4. Janet says:

    Wonderful News! Thank you for doing something concrete. May we donate to maintaining the site?

  5. cervantes says:

    Good idea, but you totally need a competent designer. Really, you might think it’s not important but it has a huge impact on credibility. That looks unprofessional and low-rent.

  6. Jann Bellamy says:

    @ Janet:

    “May we donate to maintaining the site?”

    Thanks for your generous offer! But, as cervantes pointed out, the site is “unprofessional and low-rent,” so there is very little cost. For now, I am funding it and keeping it up.

  7. cervantes says:

    Well, wouldn’t it be better to take my advice and try to make it better? Why do you want it to look bad?

  8. pharmavixen says:

    Hi, Jann! I just emailed your new site a link to a comprehensive list of Canadian legislation related to naturopathy.

    For the folks here, it’s this: (sorry about the icky pro-naturopathy stuff).

  9. Harriet Hall says:

    Good for you! It’s great to have all that information consolidated in one place and a resource to recommend to legislators. Must have taken a lot of work. We appreciate it!

  10. Quill says:

    Thank you for this website! Very handy to have good information. I think most people assume M.D. and N.D. sound so similar that they must be similar but when they find out about the vast differences they are not interested in the naturopath way. I hope more legislators find out about all this and don’t let these unqualified people harm others.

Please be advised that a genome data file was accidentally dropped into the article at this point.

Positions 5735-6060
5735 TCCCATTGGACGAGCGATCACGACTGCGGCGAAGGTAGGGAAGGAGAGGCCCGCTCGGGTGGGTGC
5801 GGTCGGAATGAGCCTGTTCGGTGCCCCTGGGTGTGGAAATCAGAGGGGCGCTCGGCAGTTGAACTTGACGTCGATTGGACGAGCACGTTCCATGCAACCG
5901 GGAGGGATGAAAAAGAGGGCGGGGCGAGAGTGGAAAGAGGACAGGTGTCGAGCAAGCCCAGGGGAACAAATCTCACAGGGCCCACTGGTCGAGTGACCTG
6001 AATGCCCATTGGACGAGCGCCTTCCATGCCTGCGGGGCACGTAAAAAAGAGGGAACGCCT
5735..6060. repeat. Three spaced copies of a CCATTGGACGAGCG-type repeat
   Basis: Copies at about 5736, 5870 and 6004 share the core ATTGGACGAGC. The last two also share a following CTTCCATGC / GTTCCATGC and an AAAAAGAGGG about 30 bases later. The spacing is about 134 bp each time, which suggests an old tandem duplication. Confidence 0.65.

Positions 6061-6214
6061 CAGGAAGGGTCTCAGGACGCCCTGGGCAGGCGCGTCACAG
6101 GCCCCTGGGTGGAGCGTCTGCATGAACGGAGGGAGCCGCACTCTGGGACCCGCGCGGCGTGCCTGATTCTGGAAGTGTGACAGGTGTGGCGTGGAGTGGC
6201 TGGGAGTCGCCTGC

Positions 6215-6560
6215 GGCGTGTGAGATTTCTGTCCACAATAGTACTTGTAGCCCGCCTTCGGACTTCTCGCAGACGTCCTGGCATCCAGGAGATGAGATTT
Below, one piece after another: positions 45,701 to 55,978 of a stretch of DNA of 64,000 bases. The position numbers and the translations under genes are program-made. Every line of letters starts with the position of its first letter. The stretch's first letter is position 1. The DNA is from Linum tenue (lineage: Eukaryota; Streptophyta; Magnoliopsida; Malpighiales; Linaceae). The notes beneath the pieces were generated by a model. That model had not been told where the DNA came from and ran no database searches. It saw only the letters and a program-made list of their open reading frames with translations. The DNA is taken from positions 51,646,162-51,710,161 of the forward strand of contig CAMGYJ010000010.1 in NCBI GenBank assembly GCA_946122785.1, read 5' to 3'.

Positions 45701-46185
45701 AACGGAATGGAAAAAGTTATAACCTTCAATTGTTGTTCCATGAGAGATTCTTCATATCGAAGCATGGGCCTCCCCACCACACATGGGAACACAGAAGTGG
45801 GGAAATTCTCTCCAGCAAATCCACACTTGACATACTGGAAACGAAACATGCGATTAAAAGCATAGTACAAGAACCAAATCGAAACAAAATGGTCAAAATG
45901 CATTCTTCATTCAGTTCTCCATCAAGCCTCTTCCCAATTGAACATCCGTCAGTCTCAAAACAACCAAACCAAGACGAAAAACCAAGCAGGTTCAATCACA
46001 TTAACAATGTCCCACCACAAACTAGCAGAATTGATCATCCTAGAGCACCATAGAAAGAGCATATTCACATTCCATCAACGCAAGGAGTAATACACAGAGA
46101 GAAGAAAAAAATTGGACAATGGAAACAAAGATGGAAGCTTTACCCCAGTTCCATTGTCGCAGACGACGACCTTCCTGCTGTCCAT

11. Ken Hamer says:

    Shouldn’t the website have a more sCAMy type name, like “Understanding Naturopathic Licensing!”?

  12. pharmavixen says:

    Jann, I posted a link to your site on the Association of Science and Reason Facebook page, and someone from a Canadian skeptics group, the Committee for Scientific Skepticism (CASS, came by to say that this is an area of expertise for them, as they have submitted briefs to regulators regarding alt-med in Ontario, for instance. I suggest you contact folks @ CASS.

  13. pharmavixen says:

    Random comment: one of the nurses I work with has a roommate who is studying to be a naturopath. So today, I heard her telling someone, “My roommate is in medical school.”


  14. adventuregrrl says:

    Thank you so much for this–it’s fantastic! My state (WA) is unfortunately quite friendly to them, but I’ll do what I can. I also keep seeing a petition to recognize acupuncturists as healthcare providers under the Social Security Act so they can be paid under Medicare. Is there anywhere to oppose that?

  15. yodeladyhoo says:

    Jann, I read Kimball Atwood’s report which you linked to on your site. I think it’s excellent. Do you have a link for the appendices to the report? He mentions them a number of times and they sound interesting.

  16. Jann Bellamy says:


    No, but I will try to find them. Thanks for the link in your comment to Legislative Alchemy. Very interesting!